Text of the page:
Emi Gal (00:48:38):
And here's the crazy thing, it's actually a lot simpler to invest in preventative and proactive care than it is to treat people who are in kind of various degrees of chronic disease. It's much easier to prevent diabetes than to treat diabetes. It's much easier to do a partial surgery for removing a malignant small breast tumor than to do mastectomy plus radio plus chemo. So it is investing in preventative care and investing in detection just makes logical sense for a rational individual. And the tools are there, but they're not kind of evenly distributed just yet.
And I think we need to invest.
Daniel Scrivner (00:49:32):
Totally. I mean, this may be a silly tangent, but it almost seems like what if we applied healthcare as it exists today to software development. And you said we're not going to focus on great coding and doing all this testing up front. We're going to be kind of lazy there and we're just going to invest all our resources in handling catastrophic issues when the software fails and when the software goes down, everyone would be like, what are you doing? You need to work way more upstream. Are you taking that approach?
Emi Gal (00:49:58):
100%. And I feel that somehow unfortunately the incentives are misaligned in healthcare, skewing towards treating sick patients instead of preventing disease. But with value-based care and everything in that kind of realm, I think things are getting better on that front.
Daniel Scrivner (00:50:18):
Yeah. I think as well just generationally, you also now have, I think of myself and anyone younger, I think they all inherently see and think of their health as something that they need to manage. It's on them. They're tracking it. So it's a very different perspective.
Emi Gal (00:50:36):
Preaching to the choir. Yeah. Yeah.
Daniel Scrivner (00:50:36):
Okay. So I want to end just with a couple of points talking about what it's been like and some of the lessons you've learned building Ezra. And one of the questions I always want to ask for founders listening to this, everyone just building a company is it's an emotional exercise. You have super high highs, you have super low lows. So I'm curious for you, what high and what low comes to mind that you've had on the experience building Ezra so far that you'd be open to sharing?
Emi Gal (00:51:02):
Yeah. So the biggest tie was when we found cancer for the first patient. And that patient reached out to us after having gotten treated and he was like, "You saved my life." Actually, I remember the email that he sent me an email directly and the title of the email was Ezra Saved My Life. And then he wrote a heartfelt long email about how we saved his life. And that was the peak of my Ezra experience was that very moment. The lowest of the low was when the pandemic hit and we went from scanning hundreds of people a month to scanning zero people a month because just facilities were shut down, everything was shut down and it was hard for the business. But it was also hard because I knew kind of intuitively because of what I do that a lot of people will find cancer late because we're going to have a period of 12, 18 months where nobody's going to get screened or very few people are going to get screened. And as it turns out, about four or five months into the pandemic, we started scanning people again and everything was fine. But I've started seeing data from the UK, for example, they published a big study showing that late stage breast cancer increased by 20%, like an astronomical number because women skipped a mammo cycle.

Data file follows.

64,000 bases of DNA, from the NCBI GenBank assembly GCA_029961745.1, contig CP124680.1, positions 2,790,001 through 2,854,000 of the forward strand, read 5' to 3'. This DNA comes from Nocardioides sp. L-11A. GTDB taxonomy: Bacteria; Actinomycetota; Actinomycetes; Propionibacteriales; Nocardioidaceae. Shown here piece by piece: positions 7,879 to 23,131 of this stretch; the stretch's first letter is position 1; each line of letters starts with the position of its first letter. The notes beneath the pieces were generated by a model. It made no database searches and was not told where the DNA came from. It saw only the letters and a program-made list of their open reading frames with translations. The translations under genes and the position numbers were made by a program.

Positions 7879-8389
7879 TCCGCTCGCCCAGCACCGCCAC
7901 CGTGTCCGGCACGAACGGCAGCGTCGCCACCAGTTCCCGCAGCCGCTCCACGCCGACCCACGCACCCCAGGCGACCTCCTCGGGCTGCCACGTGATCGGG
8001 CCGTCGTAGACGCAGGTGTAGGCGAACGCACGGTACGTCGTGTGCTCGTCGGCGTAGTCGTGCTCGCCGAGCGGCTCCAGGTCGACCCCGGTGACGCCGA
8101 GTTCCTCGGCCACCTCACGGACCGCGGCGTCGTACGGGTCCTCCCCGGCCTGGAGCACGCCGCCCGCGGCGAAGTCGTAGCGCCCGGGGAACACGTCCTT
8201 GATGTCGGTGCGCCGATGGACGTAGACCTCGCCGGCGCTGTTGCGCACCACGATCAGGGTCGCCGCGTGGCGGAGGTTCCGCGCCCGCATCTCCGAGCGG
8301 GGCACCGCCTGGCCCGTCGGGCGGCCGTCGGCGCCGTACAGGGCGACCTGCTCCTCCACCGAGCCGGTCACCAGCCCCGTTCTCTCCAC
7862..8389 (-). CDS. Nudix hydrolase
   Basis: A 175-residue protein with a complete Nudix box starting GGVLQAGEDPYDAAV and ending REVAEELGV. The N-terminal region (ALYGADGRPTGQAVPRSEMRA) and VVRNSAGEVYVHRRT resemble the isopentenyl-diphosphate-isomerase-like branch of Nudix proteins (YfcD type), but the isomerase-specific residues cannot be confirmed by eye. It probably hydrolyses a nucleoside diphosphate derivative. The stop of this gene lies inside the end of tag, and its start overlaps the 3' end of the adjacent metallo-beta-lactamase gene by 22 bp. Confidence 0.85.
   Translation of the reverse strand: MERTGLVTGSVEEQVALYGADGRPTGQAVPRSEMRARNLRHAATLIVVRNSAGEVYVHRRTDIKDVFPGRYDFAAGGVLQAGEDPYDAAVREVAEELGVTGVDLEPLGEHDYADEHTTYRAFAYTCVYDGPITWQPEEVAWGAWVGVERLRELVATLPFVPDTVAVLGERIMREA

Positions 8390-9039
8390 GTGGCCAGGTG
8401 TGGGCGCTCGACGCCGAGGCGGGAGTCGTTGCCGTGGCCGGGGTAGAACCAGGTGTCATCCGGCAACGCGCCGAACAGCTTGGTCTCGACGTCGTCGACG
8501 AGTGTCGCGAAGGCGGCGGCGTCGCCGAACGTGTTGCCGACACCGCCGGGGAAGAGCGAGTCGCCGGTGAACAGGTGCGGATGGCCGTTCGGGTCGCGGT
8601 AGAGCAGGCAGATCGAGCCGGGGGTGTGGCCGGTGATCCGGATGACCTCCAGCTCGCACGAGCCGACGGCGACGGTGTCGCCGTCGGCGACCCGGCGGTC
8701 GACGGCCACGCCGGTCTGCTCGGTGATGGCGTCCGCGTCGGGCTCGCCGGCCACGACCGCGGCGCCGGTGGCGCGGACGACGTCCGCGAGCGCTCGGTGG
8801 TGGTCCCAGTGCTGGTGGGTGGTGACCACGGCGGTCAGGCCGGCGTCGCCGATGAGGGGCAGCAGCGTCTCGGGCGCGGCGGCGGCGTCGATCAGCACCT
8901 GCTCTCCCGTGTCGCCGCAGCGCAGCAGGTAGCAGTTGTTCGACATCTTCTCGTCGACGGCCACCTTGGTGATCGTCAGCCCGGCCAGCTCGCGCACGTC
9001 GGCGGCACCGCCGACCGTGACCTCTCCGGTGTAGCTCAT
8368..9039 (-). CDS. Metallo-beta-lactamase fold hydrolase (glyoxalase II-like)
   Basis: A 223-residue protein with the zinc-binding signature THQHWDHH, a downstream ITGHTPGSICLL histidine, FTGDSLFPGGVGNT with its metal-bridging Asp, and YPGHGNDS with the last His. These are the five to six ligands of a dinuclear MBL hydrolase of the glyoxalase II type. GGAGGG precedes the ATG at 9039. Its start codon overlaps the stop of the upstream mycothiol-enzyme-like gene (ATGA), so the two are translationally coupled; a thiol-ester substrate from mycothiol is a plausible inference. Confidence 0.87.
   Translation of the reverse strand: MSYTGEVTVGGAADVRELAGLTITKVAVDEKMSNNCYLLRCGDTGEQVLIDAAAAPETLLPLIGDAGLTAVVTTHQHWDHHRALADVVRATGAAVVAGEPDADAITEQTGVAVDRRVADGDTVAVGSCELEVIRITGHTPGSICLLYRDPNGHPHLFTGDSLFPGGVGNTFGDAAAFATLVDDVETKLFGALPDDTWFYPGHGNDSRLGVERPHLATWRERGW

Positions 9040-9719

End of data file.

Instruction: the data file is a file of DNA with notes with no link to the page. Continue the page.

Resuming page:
So, that moment during the pandemic was the lowest. I will say though there's that quote from Elon Musk that I always come back to, which is building a startup is staring chewing glass while staring into the abyss. That's how I feel most days. It's kind of like I love what we do at Ezra. We're building important things. It's great work and we find cancer for folks. But it's hard. It's like building a startup, especially building a startup in healthcare is incredibly hard. And so those weekly reminders when we do something good for someone are useful to help us keep going.
But most of the work that goes into building a startup is just hard work that requires a lot of discipline. And I think not enough founders talk about that.
Daniel Scrivner (00:53:35):
Yeah. No. It's like the outcomes. Finding cancer for people, which is the whole mission of the company, is incredibly gratifying, but the work to get there is incredibly dull. You have to just do that every day.
Emi Gal (00:53:46):
Do that every day and wake up and set the goals and just pursue them. And it's especially hard when you're doing something incredibly new in a really difficult space. We're trying to literally find cancer for folks with a new technology.
Daniel Scrivner (00:54:01):
No, I have a lot of empathy for what you're going through.
Emi Gal (00:54:05):
Daniel Scrivner (00:54:05):
I want to ask two more questions and one of them is, so Ezra is the second company you've built. The first company is Brainient, which we didn't even really cover much except for the intro at the beginning. But one of the questions I want to ask, obviously anybody who is building their second company I imagine has things they've learned or ideas about what they want to do differently. Does anything come to mind and was there anything when you were building Ezra that you were very clearly I'm going to do different the second time around?